Storytelling & Songwriting Series: Emery Adeline

Originally hailing from Colorado, storyteller Emery Adeline continues to be a force for female empowerment and growth in the music industry. Her music is proof of her roots as she has spent most of her life connected to nature, utilizing what the world around her has inspired her with to create beautiful, authentic, and compelling stories in her songs. Artists such as Maren Morris, Lana Del Rey, and Kacey Musgraves have been huge influences in her art, therefore making it her mission to inspire and motivate other women to find their strength and independence in life. The Neon Hive was able to sit down and talk to Emery about her journey as a storyteller and how music has transformed her life for our Storyteller & Songwriting Series.

 

Neon Hive: How did you get started in music?

Emery Adeline: I started writing when I was about eight years old. I got a guitar for Christmas on my sixth birthday and I started taking lessons when I was eight, I wrote my first song immediately after that. I always performed in talent shows.

 

Neon Hive: What was your first performance experience like on stage?

Adeline: I was in the second grade and I decided to sing in the talent show. I sang “Landslide” by Fleetwood Mac, acapella for the talent show. Fleetwood Mac was one of my favorite bands, and I loved that song.

 

Neon Hive: So safe to say they were among your musical influences growing up?

Adeline: Yes! I love Fleetwood Mac. Probably my first love musically was Alison Krauss. She was my first concert. I used to fall asleep to her music every night. I love Sheryl Crow, The Dixie Chicks, and I love ‘80s and ‘90s alternative rock. I grew up on a lot of R.E.M., Elvis Costello, and The Police. Also a lot of country so I love old school Willie Nelson. Now, some of my modern influences are Kacey Musgraves and Gregory Alan Isakov.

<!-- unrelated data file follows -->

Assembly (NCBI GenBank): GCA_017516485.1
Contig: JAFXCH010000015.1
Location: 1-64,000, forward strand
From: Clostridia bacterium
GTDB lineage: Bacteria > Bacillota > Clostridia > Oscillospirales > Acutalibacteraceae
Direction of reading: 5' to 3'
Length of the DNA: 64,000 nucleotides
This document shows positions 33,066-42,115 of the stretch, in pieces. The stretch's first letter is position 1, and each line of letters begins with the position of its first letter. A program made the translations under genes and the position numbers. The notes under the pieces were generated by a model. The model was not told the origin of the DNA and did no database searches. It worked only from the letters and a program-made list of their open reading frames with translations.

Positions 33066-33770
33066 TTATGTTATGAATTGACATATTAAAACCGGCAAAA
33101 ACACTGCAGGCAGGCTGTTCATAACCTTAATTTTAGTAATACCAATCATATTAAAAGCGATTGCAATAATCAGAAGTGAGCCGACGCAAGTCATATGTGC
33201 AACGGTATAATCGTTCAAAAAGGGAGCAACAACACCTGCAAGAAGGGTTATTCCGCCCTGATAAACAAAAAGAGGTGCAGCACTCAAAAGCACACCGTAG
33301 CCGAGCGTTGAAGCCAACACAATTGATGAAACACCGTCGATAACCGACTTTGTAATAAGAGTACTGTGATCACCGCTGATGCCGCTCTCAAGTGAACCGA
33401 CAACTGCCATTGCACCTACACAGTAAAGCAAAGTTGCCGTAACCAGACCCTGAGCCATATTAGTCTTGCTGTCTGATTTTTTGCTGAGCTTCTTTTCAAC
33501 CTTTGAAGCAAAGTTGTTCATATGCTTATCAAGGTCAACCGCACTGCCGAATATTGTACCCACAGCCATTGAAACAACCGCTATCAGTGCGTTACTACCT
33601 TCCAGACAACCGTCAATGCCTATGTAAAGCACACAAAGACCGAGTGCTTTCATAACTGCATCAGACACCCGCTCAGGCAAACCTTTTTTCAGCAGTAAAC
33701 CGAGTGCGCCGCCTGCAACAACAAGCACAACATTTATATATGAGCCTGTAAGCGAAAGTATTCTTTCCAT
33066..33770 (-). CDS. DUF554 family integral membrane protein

45005206_181796109415944_7228080108311937024_nNeon Hive: You’ve worked on Love Shot Eyes, your album, and your EP, Killin’ Time, in the past. What did you enjoy about the recording process and being intimate with the stories in the studio versus performing them live in front of others?

Adeline: Both of those experiences are great and difficult for different reasons. I love being in the studio because you get to zone in and focus on the vocal and focus on the song. You can give it the best performance and the most emotive performance you can. You get to cry and scream and feel it. You get to really feel the story you’re telling. It can also be very draining and tiring. You don’t get that personal connection, which is my favorite part of performing because you get to share a moment with an audience. You get to share an experience with a group of people and hopefully they relate to what you’re saying and feel the emotion that you are trying to get across. You’re all in this space even if it’s only for three minutes, but you’re all sharing in it and that moment can be very healing, expressive, and human.

 

Neon Hive: What’s the songwriting process like for you? Are you more internal or external writer?

Adeline: I tend to write very personal songs. When I’m writing by myself, I sit down and pick up a guitar, and I try to let whatever I need to say fall out. Usually, I don’t really know what wants to come out until I’m playing the guitar. When I do that, I usually get about a chorus and a verse out of it and then I will let it sit there until I’m come back to it and put in some work. Sometimes I’ll bring those half songs to a co-write, but I try to be intentional about who I bring them to if it’s a start I really love or if it’s really personal. Occasionally you get something that feels like a little gift from the universe so you don’t want to bring that to someone who isn’t going to connect with it like I do. You could also walk into a co-write and no one knows what we’re going to write about. I love those songs too because those can be the most creative and spontaneous songs to write. When you walk into another room with a writer, it’s your job to be vulnerable and to be very authentic. Yes. I’m going to bare my soul with you today and let’s turn it into some art.

 

Neon Hive: So you’ve been involved in collaboration and co-writing; what has that been like for you, being vulnerable with other artists and getting to work with creatively different storytellers?

Adeline: At first, I really didn’t love to co-write. It’s a learned process. You have to get used to it because the best co-writes are when you walk into a room and you’re ready to just be vulnerable and authentic so you can get the best song you can. The best way to get a good song is to be honest about what you’re experiencing. It’s scary to be vulnerable with your peers, especially when there’s big egos involved. But writing with my friends helped me get comfortable with it because they already know me, so that really helped me breakthrough that strange feeling of creating songs with other people, because it was a very personal experience for me. I don’t think you would ever meet a songwriter who would say “No. The songwriting process isn’t personal for me at all.”